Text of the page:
Explosions of small stars, long thought to create stellar dust, actually sweep dust away, scientists discovered.
For years, researchers have observed swirling dust clouds around systems called recurring novas, which periodically explode. New images of a distant nova have now overturned astronomers' long-standing assumption that the dust originates in the blasts.
Scientists recently observed the RS Ophiuchi system, where a small white dwarf star and large red giant orbit each other. Over time, the giant sheds its outer layer of gas, which the dwarf sweeps up. The little star's mass grows gradually, eventually reaching a tipping point, when the top layer ignites in a thermonuclear explosion and expels the surface into space. The process then starts over — astronomers have already seen this system "go nova" in 1898, 1933, 1958, 1967 and 1985.
When RS Ophiuchi blew again in February 2006, researchers took advantage of a new instrument, called the Keck Nuller, at the W. M. Keck Observatory in Mauna Kea, Hawaii, to watch the event in action. The Nuller used two giant telescopes to block out the overwhelming light from the explosion so scientists could study its fainter surroundings.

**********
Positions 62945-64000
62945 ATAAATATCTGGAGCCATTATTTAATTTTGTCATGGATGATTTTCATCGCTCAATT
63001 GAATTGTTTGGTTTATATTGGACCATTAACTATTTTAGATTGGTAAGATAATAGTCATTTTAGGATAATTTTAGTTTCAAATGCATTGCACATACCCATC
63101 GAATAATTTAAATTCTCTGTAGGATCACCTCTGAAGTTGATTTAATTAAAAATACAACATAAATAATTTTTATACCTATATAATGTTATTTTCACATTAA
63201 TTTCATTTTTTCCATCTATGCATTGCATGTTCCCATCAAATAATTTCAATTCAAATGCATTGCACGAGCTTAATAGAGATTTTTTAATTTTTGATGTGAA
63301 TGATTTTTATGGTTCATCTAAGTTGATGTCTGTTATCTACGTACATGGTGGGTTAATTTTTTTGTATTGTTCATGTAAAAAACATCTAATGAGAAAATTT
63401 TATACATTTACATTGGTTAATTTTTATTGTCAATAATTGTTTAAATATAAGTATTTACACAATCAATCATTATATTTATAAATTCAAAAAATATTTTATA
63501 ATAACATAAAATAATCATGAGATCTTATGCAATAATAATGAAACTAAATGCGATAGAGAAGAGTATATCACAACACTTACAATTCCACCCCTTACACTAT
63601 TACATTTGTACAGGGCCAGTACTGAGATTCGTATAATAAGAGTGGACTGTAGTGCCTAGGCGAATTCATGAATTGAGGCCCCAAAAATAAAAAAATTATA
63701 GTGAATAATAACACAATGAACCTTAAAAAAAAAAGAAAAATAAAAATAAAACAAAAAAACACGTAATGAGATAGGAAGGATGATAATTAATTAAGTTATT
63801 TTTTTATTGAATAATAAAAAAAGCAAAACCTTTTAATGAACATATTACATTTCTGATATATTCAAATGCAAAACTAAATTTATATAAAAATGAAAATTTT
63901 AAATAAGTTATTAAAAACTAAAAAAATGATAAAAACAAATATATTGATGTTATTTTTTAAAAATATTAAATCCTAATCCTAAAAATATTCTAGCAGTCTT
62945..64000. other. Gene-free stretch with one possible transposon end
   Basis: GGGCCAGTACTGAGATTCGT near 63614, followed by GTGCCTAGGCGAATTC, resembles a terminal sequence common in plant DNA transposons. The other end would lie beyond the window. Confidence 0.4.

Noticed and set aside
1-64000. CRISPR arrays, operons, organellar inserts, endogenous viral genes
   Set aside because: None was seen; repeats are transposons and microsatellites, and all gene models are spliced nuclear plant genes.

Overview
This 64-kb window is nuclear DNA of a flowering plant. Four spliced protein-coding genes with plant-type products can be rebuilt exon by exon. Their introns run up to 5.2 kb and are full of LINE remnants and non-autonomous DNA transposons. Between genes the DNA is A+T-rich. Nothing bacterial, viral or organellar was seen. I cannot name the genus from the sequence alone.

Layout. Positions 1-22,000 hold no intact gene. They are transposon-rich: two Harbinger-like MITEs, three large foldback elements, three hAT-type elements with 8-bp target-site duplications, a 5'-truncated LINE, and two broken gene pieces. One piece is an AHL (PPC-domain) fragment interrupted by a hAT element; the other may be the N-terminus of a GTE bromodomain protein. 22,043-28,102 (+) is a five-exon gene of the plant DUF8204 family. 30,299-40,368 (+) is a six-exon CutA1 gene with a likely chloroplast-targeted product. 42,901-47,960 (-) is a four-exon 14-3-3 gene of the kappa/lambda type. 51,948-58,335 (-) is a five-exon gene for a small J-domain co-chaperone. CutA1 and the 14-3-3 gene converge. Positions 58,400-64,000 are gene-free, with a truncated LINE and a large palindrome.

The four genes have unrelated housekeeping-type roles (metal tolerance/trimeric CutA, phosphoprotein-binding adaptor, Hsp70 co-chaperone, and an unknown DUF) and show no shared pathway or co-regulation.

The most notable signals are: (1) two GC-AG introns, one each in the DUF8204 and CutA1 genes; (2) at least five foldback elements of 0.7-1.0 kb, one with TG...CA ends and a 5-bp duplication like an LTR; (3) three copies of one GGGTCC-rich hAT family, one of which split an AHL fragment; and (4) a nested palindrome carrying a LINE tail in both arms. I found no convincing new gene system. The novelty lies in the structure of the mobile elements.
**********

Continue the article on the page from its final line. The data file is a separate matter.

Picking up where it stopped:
They were surprised to see no dust in the bright zone around the star and only to see dust farther away, where the blast wave had not yet reached. The researchers surmised that the detonation had vaporized nearby dust particles, and that the outer dust must have been created before the bang.
"This flies in the face of what we expected," said Richard Barry, an astronomer at NASA's Goddard Space Flight Center in Greenbelt, Md., who headed up the observations. "Astronomers had previously thought that nova explosions actually create dust."
The team suspects the dust is really produced when the white dwarf plows through the red giant's trail of debris, creating patches of gas where atoms are cool and dense enough to clump together into dust particles.
The findings will be detailed in the May 1 issue of the Astrophysical Journal.